On May 5, 2003, Spruill was preparing to begin her long-term job with the New York City government when New York City police officers broke down her door and threw a concussion grenade into her apartment. They were acting on what appeared to be false information that Spruill’s apartment contained guns and drugs.
Officers carried out a no-knock search warrant based on information provided by a drug dealer who told officers that his supplier was storing guns and drugs in Apartment 6F at 310 West 143rd Street. The dealer told police that he had seen armed people and dogs in the apartment on three separate occasions. During the 6:10 a.m. raid, however, police officers discovered only Ms. Spruill and determined that the information was false.
Ms. Spruill, who was dressed for work, was briefly handcuffed after the concussion grenade exploded, but a police captain quickly realized that the apartment was not furnished as described by the dealer, and she was released. Ms. Spruill initially refused medical attention, despite the fact that she told the captain she had a heart condition. An ambulance was called, and on the way to Harlem Hospital Center, she collapsed and died at 7:50 a.m.
Police Chief Raymond W. Kelly stated at a press conference seven hours after Ms. Spruill’s death that it did not appear that the drug dealer had previously given information to police, despite being registered as a confidential informant. The police chief also stated that it was unclear whether officers from the 25th Precinct involved in the raid had the building or apartment under surveillance prior to executing the search warrant, which was signed by Criminal District Judge Patricia M. Nunez.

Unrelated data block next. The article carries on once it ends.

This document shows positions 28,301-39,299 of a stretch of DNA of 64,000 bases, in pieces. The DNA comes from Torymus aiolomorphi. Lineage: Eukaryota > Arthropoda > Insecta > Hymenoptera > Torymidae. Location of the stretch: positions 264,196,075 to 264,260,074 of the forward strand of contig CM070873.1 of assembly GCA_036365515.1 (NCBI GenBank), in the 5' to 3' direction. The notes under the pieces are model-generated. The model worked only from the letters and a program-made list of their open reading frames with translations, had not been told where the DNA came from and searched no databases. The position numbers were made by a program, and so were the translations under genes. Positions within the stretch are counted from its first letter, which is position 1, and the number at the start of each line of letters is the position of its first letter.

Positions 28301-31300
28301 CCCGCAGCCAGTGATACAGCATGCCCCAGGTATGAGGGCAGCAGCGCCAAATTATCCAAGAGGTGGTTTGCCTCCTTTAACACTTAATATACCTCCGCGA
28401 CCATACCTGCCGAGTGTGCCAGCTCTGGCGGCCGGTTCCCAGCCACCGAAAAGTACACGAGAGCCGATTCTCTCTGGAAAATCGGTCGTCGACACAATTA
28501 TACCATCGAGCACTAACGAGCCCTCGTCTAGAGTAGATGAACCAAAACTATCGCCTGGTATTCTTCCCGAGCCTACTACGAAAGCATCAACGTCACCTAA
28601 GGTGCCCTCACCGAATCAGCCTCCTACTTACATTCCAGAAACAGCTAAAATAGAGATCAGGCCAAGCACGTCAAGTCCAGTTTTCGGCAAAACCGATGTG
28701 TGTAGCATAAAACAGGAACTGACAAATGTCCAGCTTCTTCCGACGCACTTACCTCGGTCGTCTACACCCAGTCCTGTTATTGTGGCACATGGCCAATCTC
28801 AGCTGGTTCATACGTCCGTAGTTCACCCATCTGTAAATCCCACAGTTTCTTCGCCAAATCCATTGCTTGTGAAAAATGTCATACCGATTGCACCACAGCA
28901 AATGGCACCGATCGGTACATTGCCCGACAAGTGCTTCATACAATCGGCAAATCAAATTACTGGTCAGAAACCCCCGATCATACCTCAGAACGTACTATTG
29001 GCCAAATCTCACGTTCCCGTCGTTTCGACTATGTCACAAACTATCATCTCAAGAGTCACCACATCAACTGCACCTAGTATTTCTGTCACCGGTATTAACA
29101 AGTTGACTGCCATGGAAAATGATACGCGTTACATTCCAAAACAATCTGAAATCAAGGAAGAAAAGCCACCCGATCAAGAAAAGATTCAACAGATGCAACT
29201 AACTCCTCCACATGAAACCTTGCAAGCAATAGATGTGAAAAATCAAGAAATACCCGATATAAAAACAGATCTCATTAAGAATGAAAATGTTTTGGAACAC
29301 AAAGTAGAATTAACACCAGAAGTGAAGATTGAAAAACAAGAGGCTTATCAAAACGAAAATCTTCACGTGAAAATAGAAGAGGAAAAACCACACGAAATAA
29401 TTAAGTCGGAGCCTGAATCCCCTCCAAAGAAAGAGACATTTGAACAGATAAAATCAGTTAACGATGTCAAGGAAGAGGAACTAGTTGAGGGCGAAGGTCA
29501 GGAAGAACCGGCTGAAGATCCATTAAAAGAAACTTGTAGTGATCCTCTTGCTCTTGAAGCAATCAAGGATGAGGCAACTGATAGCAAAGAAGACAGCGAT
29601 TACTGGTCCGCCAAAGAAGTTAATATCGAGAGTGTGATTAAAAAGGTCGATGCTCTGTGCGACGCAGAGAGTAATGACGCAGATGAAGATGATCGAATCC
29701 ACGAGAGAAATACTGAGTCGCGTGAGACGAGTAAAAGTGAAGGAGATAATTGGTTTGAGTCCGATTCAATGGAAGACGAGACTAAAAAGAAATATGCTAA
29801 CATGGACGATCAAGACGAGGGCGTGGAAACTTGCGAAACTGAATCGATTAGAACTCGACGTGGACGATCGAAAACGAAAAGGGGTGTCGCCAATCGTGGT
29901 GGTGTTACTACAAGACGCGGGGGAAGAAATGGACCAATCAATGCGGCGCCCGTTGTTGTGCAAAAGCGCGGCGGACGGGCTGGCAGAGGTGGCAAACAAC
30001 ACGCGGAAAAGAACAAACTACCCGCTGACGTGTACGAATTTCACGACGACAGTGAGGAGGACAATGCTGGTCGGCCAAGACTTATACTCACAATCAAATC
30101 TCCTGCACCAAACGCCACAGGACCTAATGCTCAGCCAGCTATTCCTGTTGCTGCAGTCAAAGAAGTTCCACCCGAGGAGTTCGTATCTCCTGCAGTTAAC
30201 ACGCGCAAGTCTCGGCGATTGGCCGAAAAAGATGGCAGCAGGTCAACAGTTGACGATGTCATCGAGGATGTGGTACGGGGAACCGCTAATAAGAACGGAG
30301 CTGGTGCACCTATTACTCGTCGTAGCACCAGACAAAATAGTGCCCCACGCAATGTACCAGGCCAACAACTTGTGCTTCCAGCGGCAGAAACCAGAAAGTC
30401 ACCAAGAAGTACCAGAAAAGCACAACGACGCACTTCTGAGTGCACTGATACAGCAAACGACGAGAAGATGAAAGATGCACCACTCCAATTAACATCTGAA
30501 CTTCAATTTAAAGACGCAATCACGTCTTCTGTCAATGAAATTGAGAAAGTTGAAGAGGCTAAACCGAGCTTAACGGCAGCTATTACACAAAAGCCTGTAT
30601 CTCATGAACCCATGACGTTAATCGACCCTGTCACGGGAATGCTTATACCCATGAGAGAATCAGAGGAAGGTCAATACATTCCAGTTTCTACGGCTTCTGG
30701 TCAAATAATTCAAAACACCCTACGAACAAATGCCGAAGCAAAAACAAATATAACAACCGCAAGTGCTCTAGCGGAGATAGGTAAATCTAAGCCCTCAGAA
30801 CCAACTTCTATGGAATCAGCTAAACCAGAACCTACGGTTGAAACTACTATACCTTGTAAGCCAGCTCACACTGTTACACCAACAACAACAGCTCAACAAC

Chief Kelly ordered an investigation into the entire incident after apologizing to the victim’s family and suspending the use of concussion grenades, which are designed to stun and disorient people with a loud noise and a flash. He stated that he had delegated administrative duties to the lieutenant who had decided to use the grenade until the investigation was completed, and that he would review the use of the grenades and the execution of search warrants.
Alberta Spruill’s death was determined to be a homicide. In addition, city attorneys agreed to pay her family $1.6 million. The settlement was notable not so much for the amount as for how quickly it was reached. It happened only five and a half months after Ms. Spruill died.
Alberta Spruill’s niece, Cynthia Howell, and other family members survive her.